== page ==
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Eugene Ratagarama: Rwanda's conservation king

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Protecting the gorillas: conservationist Eugene Rutagarama
  • Exiled from Rwanda in 1991, Ratagarama lived in Burundi for three years
  • He was awarded the Goldman Environmental Prize in 2001
  • Appointed director of the International Gorilla Conservation Program in 2005

(CNN) -- Scientist and conservationist Eugene Ratagarama has spent 20 years protecting Africa's endangered mountain gorillas in war-torn Rwanda.

Today he is the Director for the International Gorilla Conservation Program (IGCP), the first African to be appointed. But it has not been an easy task.

In his quest to preserve the mountain gorilla, Ratagarama has faced persecution, death and has seen a number of his colleagues killed during one of the worst ethnic conflicts of the 20th century.

Ratagarama first became involved with mountain gorillas in 1990, when he worked as a plant researcher for the Karisoke Research Centre, in Volcanoes National Park, Rwanda.

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It was during this time a rebel group calling themselves the Rwandese Patriotic Front attacked the country. Ratagarama was arrested as a Tutsi and persecuted. Released in 1991, he fled to Burundi, lucky to escape with his life, he told CNN.

He lived in exile for three years and at the end of the 1994 genocide, Ratagarama returned home determined to protect the mountain gorilla and its natural habitat.

But he was unprepared for the devastation his country had suffered, and returned to find his entire family, including his mother, father and three brothers dead; slaughtered during the genocide.

Speaking of the genocide, Ratagarama said: "Rwanda was devastated. You would see the bodies of dead people, thousands of people. The whole country had to resume from scratch. My attention went to the national park," he told CNN

In order to save the mountain gorilla, his goal was to maintain and preserve the national parklands. But after so many years of war the environmental degradation was extensive.

Extremist militia groups and government officials continued to fight in the parks. This was perhaps the most dangerous time for the conservationists, with a number of park rangers and guides killed, either by the numerous land mines scattered along forest paths or caught in the cross fire of the warring factions.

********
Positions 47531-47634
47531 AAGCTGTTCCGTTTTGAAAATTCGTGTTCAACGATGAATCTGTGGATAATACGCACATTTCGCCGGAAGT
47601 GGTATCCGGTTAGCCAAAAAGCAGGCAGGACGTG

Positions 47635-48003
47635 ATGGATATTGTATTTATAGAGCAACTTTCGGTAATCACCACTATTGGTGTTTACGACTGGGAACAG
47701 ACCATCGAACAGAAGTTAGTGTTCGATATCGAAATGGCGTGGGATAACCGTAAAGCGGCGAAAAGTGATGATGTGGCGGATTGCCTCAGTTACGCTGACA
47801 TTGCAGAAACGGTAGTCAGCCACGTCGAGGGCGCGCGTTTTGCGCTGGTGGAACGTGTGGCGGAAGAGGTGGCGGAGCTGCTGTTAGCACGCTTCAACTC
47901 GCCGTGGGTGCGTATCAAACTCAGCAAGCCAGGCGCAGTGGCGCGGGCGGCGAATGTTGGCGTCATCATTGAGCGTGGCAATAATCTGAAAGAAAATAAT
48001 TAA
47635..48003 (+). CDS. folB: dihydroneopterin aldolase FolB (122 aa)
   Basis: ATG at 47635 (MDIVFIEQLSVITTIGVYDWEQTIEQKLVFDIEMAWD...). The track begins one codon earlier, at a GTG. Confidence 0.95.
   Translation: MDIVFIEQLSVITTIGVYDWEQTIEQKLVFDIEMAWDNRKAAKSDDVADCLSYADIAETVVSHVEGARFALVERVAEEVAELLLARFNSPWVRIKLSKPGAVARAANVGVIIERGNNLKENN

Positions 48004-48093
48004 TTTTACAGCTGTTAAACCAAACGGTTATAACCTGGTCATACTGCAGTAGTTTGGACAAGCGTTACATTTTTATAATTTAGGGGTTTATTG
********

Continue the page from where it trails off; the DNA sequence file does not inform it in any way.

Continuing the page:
The whole country had to resume from scratch. My attention went to the national park.
--Eugene Ratagarama, Director for the International Gorilla Conservation Program

But it was the mass movement of refugees that was the greatest threat to the regions' mountain gorillas. Forced from their homes, they swarmed into national parks on an unprecedented scale.

The sheer numbers of displaced people could have spelt the end for Volcanoes National Park, but it was Ratagarama's persistent efforts and intense lobbying that ensured huge areas of wildlife were preserved, as the country struggled to resettle more than two million people.

Today things are looking brighter. Ratagarama and his team are at the forefront of eco-tourism, with the money they make going towards the preservation of mountain gorillas and the neighboring communities near the parks.

Not only has Ratagarama helped to save the endangered mountain gorilla, but his conservation tactics are now used in other war-torn regions struggling to preserve their wildlife.

For his tireless efforts, Ratagarama was awarded the Jean Paul Getty Prize in 1996, the Goldman Environmental Prize in 2001 and recognized as a CNN Hero in 2007.

Susannah Palk contributed to this report